Screenshot of enabling advanced security features for a user pool
  1. The next section on the Advanced security tab includes the configuration for adaptive authentication. For each risk level (Low, Medium, and High), you can require a second factor for MFA or you can block the request, and you can notify users about the events through email. You have two MFA choices for each risk level:
    1. Optional MFA – Requires a second factor at that risk level for all users who have configured either SMS or TOTP as a second factor of authentication. Users who haven’t configured a second factor are allowed to sign in without a second factor. For optional MFA, you should encourage your users to configure a second factor of authentication for added security, but users who haven’t configured a second factor aren’t blocked from signing in.
    2. Require MFA – Requires a second factor of authentication from all users when a risk is detected, so any users who haven’t configured a second factor are blocked from signing in at any risk level that requires MFA.
    3. Block – Blocks the sign-in attempt.
    4. Notify users – Sends an email to the users to notify them about the sign-in attempt. You can customize the emails as described below.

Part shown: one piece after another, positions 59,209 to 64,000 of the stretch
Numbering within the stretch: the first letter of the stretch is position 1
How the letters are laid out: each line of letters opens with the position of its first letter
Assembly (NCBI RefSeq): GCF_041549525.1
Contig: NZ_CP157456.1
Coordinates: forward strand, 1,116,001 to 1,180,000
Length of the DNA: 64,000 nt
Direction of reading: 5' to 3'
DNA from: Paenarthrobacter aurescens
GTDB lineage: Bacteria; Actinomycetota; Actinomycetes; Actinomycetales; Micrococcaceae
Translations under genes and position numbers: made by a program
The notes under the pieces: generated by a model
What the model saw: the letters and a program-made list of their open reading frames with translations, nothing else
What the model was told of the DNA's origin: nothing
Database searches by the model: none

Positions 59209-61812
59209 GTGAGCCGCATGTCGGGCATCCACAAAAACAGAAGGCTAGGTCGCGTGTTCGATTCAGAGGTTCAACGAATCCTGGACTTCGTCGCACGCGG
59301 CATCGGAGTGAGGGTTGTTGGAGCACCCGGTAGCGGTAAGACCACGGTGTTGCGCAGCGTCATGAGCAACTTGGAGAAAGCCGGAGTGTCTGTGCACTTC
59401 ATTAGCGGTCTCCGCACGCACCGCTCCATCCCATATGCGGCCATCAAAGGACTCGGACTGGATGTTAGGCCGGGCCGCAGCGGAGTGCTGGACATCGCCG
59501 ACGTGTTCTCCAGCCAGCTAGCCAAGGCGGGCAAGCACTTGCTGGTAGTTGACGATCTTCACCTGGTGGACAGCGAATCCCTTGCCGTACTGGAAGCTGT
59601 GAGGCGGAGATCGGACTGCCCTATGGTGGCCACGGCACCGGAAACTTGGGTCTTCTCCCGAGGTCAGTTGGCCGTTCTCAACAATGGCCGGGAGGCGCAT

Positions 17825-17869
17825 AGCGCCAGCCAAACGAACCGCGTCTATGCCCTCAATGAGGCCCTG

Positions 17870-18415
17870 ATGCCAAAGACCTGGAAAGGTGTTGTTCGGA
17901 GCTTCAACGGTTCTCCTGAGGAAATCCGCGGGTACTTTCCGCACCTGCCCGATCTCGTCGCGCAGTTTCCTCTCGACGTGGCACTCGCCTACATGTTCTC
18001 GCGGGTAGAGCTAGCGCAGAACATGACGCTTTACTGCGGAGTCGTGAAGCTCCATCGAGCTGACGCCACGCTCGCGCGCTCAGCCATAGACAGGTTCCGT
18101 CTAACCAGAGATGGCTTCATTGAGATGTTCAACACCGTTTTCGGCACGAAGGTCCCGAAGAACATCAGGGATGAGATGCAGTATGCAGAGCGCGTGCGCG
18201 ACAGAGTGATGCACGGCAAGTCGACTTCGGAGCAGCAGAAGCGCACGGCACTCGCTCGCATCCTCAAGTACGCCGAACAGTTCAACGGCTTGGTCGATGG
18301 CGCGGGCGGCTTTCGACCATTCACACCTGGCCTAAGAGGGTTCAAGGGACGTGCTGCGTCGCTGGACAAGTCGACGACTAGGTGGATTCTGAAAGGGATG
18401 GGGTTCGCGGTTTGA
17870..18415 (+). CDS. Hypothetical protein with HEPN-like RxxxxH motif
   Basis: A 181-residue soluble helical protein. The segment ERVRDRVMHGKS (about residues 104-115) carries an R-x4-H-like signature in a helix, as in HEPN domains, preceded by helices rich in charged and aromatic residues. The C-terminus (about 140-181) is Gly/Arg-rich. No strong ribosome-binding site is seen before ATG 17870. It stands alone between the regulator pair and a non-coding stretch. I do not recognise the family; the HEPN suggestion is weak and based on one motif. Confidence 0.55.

Screenshot of adaptive authentication configuration
  2. In the next section on the Advanced security tab, you can customize the email notifications that Amazon Cognito sends to your users if you have selected Notify users. Amazon Cognito sends these notification emails through Amazon Simple Email Service (Amazon SES). If you haven’t already, you should go to the Amazon SES console to configure and verify an email address or domain so that you can use it as the FROM email address for the notification emails that Amazon Cognito sends.
    Screenshot of notification message customization

You can customize the email subject and body for the email notifications with both HTML and plain text versions, as shown in the following screenshot.
Screenshot of configuring adaptive authentication notification messages

  1. Optionally, you can enter IP addresses that you either want to Always allow by bypassing the compromised credentials and adaptive authentication features, or to Always block. For example, if you have a site where you do testing and development, you might want to include the IP address range from that site in the Always allow list so that it doesn’t get mistaken as a risky sign-in attempt.
    Screenshot of adding exceptions for IP addresses

That’s all it takes to configure the advanced security features in the Amazon Cognito console.

Enabling the advanced security features from you app